Commission rejects auditors’ call to tighten control of EU member states’ debt

Greek Finance Minister Euclid Tsakalotos, European Commissioner for Economic and Financial Affairs, Pierre Moscovici and The President of the Eurogroup, Portuguese Finance Minister Mario Centeno during a meeting of the Eurogroup in Luxembourg, 21 June 2018. [EPA-EFE/JULIEN WARNAND]

The European Commission has rejected the European Court of Auditors’ recommendation to strengthen surveillance of EU member states with high levels of public debt.

The auditors will publish a report on Thursday (12 July) calling on the EU executive to improve the monitoring of member states once they exit the excessive deficit procedure.

When countries’ deficits are below the 3% GDP threshold, they enter into the preventive arm of the Stability and Growth Pact, the EU’s fiscal rulebook. Under the preventive arm, wayward countries have to enter a fiscal path in order to control their debt levels. 

In their report, the auditors are expected to conclude that the European Commission should strengthen the preventive arm in order to avoid deviations from the so-called medium term objectives. 

The EU executive “should make bringing countries’ budget balances into line its main priority, rather than using its power to allow them to move further away from their budget targets,” and EU official told EURACTIV on condition of anonymity. 

But the official said the Commission rejected those recommendations, claiming that the current framework was fit for purpose.

European Fiscal Board calls for simple but tougher rules

The European Fiscal Board, the EU’s finance watchdog, wants clearer rules and real sanctions to punish profligate member states and limit the European Commission’s discretion to interpret the Stability and Growth Pact.

Trigger concerns

The auditors warned that, when the next recession hits Europe, the Commission’s approach “is likely to trigger financial market concerns” in view of the high debt-to-GDP ratio in various member states.

For that reason, they said the Commission should use the instruments provided by the SGP to address “the continuous deviations” from the adjustment path over several years to balance their budgets.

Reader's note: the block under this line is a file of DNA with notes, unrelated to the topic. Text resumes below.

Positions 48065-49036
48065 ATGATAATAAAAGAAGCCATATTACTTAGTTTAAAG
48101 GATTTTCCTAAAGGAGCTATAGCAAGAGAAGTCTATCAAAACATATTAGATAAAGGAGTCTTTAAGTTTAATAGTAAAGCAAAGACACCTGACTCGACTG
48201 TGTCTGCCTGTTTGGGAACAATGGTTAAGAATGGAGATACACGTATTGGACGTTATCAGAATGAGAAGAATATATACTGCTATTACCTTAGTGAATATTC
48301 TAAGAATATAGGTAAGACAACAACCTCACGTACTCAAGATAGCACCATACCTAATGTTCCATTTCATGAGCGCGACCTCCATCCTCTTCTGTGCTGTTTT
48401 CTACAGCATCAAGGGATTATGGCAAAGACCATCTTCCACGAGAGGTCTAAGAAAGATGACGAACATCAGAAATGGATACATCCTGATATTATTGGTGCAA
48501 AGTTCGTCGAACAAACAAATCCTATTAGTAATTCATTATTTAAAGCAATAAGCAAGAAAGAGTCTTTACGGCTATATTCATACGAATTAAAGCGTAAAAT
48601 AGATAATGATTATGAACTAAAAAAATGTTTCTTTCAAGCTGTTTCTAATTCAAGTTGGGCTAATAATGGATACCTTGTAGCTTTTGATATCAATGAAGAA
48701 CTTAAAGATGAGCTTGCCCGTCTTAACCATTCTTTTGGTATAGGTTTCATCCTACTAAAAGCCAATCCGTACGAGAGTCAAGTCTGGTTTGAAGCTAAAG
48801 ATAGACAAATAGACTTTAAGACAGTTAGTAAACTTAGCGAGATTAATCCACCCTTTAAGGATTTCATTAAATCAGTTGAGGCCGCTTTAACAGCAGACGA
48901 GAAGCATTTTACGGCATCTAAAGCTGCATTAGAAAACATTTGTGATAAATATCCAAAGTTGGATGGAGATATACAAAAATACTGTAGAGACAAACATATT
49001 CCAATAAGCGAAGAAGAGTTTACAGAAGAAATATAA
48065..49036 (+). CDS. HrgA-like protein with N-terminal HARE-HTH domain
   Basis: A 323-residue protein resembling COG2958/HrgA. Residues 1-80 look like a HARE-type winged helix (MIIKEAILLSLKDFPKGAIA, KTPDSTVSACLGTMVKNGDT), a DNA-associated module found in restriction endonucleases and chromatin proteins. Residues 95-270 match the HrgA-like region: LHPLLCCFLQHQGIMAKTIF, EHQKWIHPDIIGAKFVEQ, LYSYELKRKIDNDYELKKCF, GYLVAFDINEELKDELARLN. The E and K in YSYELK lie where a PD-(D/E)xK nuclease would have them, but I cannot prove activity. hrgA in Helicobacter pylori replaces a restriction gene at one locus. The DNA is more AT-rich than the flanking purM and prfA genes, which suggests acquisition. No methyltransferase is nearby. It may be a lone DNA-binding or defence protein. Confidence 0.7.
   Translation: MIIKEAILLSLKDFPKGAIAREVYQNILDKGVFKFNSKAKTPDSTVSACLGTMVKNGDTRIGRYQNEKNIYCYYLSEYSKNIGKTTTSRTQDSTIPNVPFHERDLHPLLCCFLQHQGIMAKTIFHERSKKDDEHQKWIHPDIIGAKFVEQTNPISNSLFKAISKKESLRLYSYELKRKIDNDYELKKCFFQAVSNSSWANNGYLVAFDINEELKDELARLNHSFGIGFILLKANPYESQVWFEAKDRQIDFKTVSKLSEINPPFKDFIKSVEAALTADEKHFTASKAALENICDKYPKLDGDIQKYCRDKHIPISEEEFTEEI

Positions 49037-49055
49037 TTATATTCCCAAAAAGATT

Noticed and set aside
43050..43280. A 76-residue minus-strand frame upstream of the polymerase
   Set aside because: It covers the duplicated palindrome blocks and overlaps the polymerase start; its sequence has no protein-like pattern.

The EU’s fiscal rules allow for triggering a debt-based procedure against countries drifting away from their targets to balance their budgets.

Instead, the Commission in early 2015 gave additional leeway to national governments, in particular when they increase public investment or implement structural reforms.

EU drags on Stability and Growth Pact reform

The refugee crisis has reignited tensions between the champions of strict budgetary discipline, led by Germany, and those who want to ease interpretations of the rules, led by Italy and France.

Pierre Moscovici, the EU Commissioner for Economic Affairs, argued at the time that progress made in the member state’s economies proves that the current framework works.

In May, he hailed as an “historic achievement” the fact that, for the first time since 2008, all member states’ deficits will be below 3% this year. Debt levels are also slowly declining in the EU as a whole.

The Commission declined to comment on the report before publication.

The auditor’s member responsible for the report is Never Mates, a former official from International Monetary Fund, which has recommended to simplify the Stability and Growth Pact to focus more on debt control.

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